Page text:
100 Refutations: Introduction

A Manifesto

I’m in Colombia, sitting in my grandmother’s living room beneath a statue of a Virgin digging her heel into the neck of a wide-mouthed snake, when I hear it. “Pues,” a voice from the kitchen radio says, “Los ha llamado países de mierda.” Later I will hear voices from U.S. radio stations debate whether it was shit hole or shit house, but in the moment the voices make no distinction. “Shit countries,” they say, and then they begin to list the countries that may or may not qualify. “Well,” one voice states, “We also fall into that category, no?” El Salvador? Absolutely. Haiti? Yes. Venezuela? “It wasn’t mentioned but…” they are pretty sure it counts. Mexico? “Very likely.” And Colombia? “By that logic…and all of Africa, too. Of course.”

Of course.

“By that logic…”

As I stand up I feel myself clench my fists and grit my teeth. I have hot coals in the pit of my stomach, and I chip my teeth and burn my lips spitting sparks.

Because I know what it’s like growing up in a country people tell you is shit, thinking, By that logic…by that logic…what am I, what are we, what are you? Because I remember hearing some variation of this sentence so many times as a child I once asked my mother, “Are we born bad, mamá? Or does it happen later?” And I keep imagining children on this side of that sentence, and on the other side too. By that logic…. Thinking, What are we? Thinking, What are they? A mouth full of ash, a belly full of burning coals—grief that makes my limbs heavy, turns my heart into Sisyphean stone.

Above me there is an antique Virgin with a face worn down to faint, pious shadows. She digs her heel into the nape of a snake’s neck while balancing on an upturned crescent moon like the edge of a broken scythe, and I yell at the speaker until my teeth chatter and my voice trembles.

I yell until my throat hurts and I have to wipe my eyes with my sleeve, and my mother comes over and tries to talk me down. “Lina,” she keeps repeating, “calm down, calm down.” Above me the snake is frozen mid-scream, wide-mouthed and dragon-scaled. “Lina,” my mother says, “What are you going to do about it? Calm down.” Throwaway, meaningless, “Calm down. What could you even do? What could you even say?” Because my mother worries about me, my mother is afraid for me. “Mecha corta,” she calls me. Little short fuse. “Calm down.”

Back in the U.S., the television flashes the name of a país de mierda and shows images of men with neck tattoos being led in and out of courtrooms and countries. Another name flashes, and the television shows a bloated-belly kid running barefoot after a pale cameraman in cargo shorts.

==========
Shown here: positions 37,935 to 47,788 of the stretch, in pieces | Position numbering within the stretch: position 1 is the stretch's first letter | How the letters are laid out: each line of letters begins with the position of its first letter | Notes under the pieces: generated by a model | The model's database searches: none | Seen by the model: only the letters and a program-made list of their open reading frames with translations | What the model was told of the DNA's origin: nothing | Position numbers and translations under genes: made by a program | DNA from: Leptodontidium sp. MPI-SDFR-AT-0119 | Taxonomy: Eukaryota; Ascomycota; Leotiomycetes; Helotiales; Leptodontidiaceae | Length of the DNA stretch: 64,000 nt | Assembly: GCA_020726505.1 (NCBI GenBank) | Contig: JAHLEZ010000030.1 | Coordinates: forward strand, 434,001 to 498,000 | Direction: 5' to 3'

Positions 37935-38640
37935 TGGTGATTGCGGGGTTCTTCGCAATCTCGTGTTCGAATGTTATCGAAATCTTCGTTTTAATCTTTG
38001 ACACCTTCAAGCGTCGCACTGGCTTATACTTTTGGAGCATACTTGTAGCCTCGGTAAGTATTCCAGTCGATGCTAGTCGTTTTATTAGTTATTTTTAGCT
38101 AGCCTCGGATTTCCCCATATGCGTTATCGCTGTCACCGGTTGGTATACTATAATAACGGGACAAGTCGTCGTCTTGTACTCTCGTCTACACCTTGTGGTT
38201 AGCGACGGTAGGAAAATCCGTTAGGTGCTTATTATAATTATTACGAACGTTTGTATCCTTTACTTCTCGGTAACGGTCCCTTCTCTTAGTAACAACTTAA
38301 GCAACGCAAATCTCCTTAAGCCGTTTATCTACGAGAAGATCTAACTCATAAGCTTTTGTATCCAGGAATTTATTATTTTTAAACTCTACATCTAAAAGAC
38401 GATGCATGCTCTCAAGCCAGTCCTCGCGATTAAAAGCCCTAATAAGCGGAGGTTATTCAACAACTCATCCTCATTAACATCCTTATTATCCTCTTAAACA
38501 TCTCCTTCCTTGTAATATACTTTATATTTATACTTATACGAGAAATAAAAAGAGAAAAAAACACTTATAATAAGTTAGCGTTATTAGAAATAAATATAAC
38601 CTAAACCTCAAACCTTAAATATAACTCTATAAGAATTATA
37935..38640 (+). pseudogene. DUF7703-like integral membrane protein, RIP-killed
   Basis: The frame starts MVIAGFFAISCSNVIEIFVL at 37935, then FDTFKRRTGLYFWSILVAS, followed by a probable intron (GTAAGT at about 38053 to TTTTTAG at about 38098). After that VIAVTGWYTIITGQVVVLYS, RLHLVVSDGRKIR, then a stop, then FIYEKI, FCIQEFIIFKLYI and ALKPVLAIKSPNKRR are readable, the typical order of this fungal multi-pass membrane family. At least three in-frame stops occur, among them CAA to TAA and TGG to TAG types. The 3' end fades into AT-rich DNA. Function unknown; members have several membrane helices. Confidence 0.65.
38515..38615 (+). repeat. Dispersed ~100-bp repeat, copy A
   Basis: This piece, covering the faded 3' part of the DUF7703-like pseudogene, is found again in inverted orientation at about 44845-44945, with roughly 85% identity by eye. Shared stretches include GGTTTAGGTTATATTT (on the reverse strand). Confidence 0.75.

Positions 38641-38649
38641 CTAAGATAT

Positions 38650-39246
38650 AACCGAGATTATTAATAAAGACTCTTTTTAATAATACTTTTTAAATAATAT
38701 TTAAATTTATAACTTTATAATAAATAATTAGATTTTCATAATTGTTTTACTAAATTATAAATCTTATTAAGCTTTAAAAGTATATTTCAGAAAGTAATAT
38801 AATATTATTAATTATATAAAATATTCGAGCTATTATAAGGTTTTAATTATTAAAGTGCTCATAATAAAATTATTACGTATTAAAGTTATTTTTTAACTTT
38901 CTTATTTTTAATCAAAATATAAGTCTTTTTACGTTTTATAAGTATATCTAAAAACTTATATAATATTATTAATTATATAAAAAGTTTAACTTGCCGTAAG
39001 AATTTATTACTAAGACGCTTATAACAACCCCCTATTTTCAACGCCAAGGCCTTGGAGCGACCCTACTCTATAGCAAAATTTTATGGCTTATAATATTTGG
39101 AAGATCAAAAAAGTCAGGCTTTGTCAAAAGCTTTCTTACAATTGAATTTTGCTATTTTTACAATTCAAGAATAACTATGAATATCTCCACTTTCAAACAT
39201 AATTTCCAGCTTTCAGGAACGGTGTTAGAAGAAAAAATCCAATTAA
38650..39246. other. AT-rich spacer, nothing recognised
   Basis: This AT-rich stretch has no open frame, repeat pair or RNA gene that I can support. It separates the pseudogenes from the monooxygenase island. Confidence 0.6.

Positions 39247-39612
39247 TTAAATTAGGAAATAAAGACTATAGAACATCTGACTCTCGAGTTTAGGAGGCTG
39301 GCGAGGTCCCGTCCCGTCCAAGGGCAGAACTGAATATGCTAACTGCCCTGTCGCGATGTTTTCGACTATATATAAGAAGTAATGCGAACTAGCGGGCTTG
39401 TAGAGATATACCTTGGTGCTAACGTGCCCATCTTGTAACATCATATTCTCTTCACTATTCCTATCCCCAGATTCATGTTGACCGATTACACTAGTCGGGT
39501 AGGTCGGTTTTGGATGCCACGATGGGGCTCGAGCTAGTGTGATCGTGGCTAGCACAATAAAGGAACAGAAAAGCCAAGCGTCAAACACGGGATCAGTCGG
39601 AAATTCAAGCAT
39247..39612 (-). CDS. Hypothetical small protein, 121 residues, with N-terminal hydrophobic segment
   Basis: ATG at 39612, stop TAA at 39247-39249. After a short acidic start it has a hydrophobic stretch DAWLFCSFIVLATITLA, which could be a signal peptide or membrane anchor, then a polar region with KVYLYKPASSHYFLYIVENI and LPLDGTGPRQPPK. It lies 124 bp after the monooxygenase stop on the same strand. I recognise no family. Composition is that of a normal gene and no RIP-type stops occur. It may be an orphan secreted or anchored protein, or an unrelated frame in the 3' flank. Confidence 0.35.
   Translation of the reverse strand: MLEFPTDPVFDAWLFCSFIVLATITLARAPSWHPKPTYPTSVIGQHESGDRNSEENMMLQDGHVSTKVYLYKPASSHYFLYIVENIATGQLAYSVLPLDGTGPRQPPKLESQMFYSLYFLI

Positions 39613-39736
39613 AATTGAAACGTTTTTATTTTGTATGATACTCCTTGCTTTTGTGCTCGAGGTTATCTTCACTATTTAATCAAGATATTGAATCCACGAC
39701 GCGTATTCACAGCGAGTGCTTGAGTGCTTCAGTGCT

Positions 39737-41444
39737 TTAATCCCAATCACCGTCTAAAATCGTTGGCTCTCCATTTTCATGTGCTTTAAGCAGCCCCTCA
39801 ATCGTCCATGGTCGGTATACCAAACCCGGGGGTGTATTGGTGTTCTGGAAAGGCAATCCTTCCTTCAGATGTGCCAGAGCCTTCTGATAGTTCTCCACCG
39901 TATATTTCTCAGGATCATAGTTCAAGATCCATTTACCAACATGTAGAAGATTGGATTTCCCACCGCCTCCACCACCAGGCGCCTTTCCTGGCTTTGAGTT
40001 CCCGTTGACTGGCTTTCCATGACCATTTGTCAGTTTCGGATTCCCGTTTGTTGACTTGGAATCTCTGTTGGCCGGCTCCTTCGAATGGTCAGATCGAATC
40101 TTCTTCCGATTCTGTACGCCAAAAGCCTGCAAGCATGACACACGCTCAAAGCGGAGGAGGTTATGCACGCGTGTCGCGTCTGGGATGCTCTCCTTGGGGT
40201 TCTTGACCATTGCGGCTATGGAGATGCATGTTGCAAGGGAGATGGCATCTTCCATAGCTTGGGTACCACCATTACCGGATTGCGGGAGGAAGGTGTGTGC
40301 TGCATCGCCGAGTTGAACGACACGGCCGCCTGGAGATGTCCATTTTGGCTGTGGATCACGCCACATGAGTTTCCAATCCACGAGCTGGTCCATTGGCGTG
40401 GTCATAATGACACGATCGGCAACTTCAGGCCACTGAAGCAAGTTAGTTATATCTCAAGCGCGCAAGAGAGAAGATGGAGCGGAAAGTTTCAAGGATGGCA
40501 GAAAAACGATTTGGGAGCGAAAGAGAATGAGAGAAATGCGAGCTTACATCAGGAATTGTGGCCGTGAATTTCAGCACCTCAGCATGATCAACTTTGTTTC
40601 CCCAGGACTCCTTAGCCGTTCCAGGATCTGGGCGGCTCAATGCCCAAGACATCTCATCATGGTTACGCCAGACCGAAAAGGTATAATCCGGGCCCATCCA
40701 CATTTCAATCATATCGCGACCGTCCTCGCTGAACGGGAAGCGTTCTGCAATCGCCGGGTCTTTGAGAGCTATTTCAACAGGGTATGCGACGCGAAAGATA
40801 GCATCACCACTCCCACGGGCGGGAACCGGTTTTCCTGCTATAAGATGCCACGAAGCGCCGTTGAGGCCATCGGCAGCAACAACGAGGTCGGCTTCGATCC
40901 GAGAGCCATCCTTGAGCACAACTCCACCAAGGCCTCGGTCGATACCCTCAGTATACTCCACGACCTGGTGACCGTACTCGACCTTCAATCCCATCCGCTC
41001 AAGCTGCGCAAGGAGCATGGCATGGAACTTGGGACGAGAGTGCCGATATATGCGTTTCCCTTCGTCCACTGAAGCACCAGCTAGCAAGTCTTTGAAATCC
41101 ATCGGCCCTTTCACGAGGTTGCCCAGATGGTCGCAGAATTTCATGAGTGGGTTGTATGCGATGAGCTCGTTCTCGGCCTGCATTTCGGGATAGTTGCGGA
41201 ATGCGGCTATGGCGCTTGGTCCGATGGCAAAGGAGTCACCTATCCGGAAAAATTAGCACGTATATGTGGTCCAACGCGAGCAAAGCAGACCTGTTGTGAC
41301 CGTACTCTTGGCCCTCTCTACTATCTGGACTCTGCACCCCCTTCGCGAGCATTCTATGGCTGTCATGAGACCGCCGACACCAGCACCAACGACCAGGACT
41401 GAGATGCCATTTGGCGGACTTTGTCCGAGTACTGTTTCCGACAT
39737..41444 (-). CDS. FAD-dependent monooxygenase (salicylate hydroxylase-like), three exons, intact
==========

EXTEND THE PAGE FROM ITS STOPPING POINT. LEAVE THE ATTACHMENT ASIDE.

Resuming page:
“Calm down, Lina. Calm down.”

Ignorant and innocent, or murderous and monstrous, and nothing in between.

“That’s us,” I tell her, “Nothing in between, right? Países de mierda.” Artless and artful in countries without art, in dirt castles, in cities of manure, in oceans of piss. “Is that us? Is that it?”

“Calm down Lina, calm down.” Little short fuse, I rest my elbows on my knees, my face in my hands, while a barefoot Virgin balances on the razor edge of an upturned crescent moon and thrusts her heel deep into the base of a snake’s skull.

“What are you going do about it?” She asks me. “Calm down,” she pleads. “What could you even say to something like that?”

Lina M. Ferreira C.-V.

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To help more directly, please visit:

Hispanic Federation: http://hispanicfederation.org

Hope for Haiti: https://hopeforhaiti.com

Salvadoran American Humanitarian Foundation: https://www.sahf.org

Bios

Lina M. Ferreira C.-V.

*

Lina M. Ferreira C.-V.

Lina M. Ferreira C.-V. (100 Refutations translator and editor) earned MFAs in creative nonfiction writing and literary translation from The University of Iowa. She is the author of Drown Sever Sing from Anomalous Press and Don’t Come Back from Mad River Books, as well as editor, with Sarah Viren, of the forthcoming anthology Essaying the Americas. Her fiction, nonfiction, poetry, and translation work has been featured in journals including Bellingham ReviewChicago ReviewFourth GenreBrevityPoets & Writers, and The Sunday Rumpus, among others. She won Best of the Net and Iron Horse Review’s Discovered Voices Award, has been nominated for two Pushcart Prizes, and is a Rona Jaffe fellow. She moved from Colombia to China to Columbus, Ohio to Richmond, Virginia, where she works as an assistant professor for Virginia Commonwealth University. *********************************************************************************************** Amanda Dambrink (100 Refutations co-editor) works as an editor for the University of Wisconsin's Continuing Education, Outreach & E-Learning program in Madison, Wisconsin. She also holds an MA in creative nonfiction from Ohio University, and her previous work has appeared in Prairie Margins and The Normal School, among others.

Copyright (c) Lina M. Ferreira C.-V., 2018.